Technical visits, September 11th

In the event that the minimum attendance for a visit has not been reached, we reserve the right to cancel the visit and the participants will be fully reimbursed

Visit to ITER and CEA Tore Supra
(Site of Cadarache 40 km from Aix en Provence)
Price: 80€ per person (round trip by bus, visits and lunch)

We propose a guided tour to ITER and CEA Tore Supra. These facilities are both devoted to the study of Tokamak technology for generating energy through fusion, but are separated institutions. Tore Supra can be seen as the CEA-Euratom ancestor of ITER, the future international Tokamak prototype. Both are located on the Cadarache site, 40 km of Aix-en-Provence, and 350 km south of Lyon, where Eucas 2015 is taking place.

Please note all tours are subject to platform conditions and modifications without prior notice.

Program of the day
06:00 - 10:00   Departure from Lyon Convention Center by bus to Cadarache
10:00 - 10:30   Entrance formalities
10:30 - 12:00   Guided tour of ITER and Tore Supra
12:00 - 14:00   Lunch at le Château de Cadarache (salle de la Fénière)
14:00 - 14:30   Entrance formalities
14:30 - 16:00   Guided tour of ITER and Tore Supra
16:00 - 20:00   Return to Lyon Convention Center by bus

Information & documents needed for this visit :In accordance with safety and security regulations, all visitors must have a valid government-issued ID. That means every foreign visitors must come with his/her passport at the visit.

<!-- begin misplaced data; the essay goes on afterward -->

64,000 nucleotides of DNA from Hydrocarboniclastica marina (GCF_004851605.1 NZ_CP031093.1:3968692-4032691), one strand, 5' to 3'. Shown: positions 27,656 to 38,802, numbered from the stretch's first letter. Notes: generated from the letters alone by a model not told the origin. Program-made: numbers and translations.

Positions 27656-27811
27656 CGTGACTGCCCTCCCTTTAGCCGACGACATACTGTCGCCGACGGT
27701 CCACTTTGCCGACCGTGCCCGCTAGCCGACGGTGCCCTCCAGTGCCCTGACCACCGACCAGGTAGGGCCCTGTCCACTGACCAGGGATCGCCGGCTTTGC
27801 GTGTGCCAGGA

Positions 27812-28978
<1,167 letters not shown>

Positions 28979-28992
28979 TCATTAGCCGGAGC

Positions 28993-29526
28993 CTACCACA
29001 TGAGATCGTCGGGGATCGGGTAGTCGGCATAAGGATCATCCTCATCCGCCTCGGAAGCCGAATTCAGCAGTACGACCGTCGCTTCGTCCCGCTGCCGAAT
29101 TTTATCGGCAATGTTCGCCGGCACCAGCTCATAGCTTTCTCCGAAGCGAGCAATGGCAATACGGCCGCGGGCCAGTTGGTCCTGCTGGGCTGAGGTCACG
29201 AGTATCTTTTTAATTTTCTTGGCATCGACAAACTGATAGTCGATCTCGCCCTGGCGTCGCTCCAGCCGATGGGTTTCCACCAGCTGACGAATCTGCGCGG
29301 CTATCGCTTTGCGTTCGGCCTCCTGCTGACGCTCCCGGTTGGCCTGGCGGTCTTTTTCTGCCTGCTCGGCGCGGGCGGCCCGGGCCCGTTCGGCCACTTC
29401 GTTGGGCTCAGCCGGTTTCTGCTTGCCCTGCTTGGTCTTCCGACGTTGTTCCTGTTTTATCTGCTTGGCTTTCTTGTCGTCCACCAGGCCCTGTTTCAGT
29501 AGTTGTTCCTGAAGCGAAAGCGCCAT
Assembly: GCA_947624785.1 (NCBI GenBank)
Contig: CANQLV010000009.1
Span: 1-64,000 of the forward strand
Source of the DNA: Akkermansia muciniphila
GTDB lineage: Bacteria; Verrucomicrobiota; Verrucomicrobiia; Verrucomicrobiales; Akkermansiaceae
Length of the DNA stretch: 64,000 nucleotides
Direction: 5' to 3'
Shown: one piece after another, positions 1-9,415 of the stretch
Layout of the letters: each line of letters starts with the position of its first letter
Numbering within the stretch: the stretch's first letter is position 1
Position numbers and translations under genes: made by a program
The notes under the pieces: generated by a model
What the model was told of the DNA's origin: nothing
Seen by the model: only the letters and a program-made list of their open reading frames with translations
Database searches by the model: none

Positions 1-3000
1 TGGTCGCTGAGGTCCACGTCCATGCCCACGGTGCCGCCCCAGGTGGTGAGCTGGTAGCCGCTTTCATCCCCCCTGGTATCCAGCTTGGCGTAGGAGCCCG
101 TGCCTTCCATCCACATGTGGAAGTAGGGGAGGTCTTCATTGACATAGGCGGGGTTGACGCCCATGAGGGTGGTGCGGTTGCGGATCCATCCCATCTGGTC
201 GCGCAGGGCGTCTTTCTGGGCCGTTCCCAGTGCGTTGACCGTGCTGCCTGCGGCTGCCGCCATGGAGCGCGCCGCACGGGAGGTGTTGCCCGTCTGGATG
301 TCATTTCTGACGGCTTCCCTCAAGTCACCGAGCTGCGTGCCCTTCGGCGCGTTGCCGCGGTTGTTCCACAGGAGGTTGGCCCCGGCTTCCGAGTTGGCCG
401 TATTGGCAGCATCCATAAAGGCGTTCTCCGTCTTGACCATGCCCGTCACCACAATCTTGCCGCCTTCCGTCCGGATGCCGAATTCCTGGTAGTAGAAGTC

Note that since each site has its own access, entrance formalities will take place twice.

People who do not want to go back to Lyon may join Aix en Provence. There is a bus service, the CPA line 150 (Aix-en-Provence--St Paul lez Durance), that stops directly in front of ITER or CEA Cadarache.

Inside Tore Supra (CIEL configuration 2002)

The "Château de Cadarache" for lunch          and a view from above of the Cadarache site

A view of the ITER work site on the side of the Tokamak pit

ITER: the world's largest Tokamak

ITER means International Thermonuclear Experimental Reactor, but also "the way" in Latin. The ITER project is designed to demonstrate the scientific and technological feasibility of fusion energy. ITER is based on the 'tokamak' concept of magnetic confinement, in which the plasma is contained in a doughnut-shaped vacuum vessel. The fuel—a mixture of deuterium and tritium, two isotopes of hydrogen—is heated to temperatures in excess of 150 million°C, forming a hot plasma. Strong magnetic fields are used to keep the plasma away from the walls; these are produced by superconducting coils surrounding the vessel, and by an electrical current driven through the plasma.

The scale and scope of the ITER Project rank it among the most ambitious science endeavors of our time. Building began in 2010 on the ITER platform in Cadarache, France where 35 nations are collaborating to realize the world's largest tokamak fusion device.

Image credit: ITER Organization 2013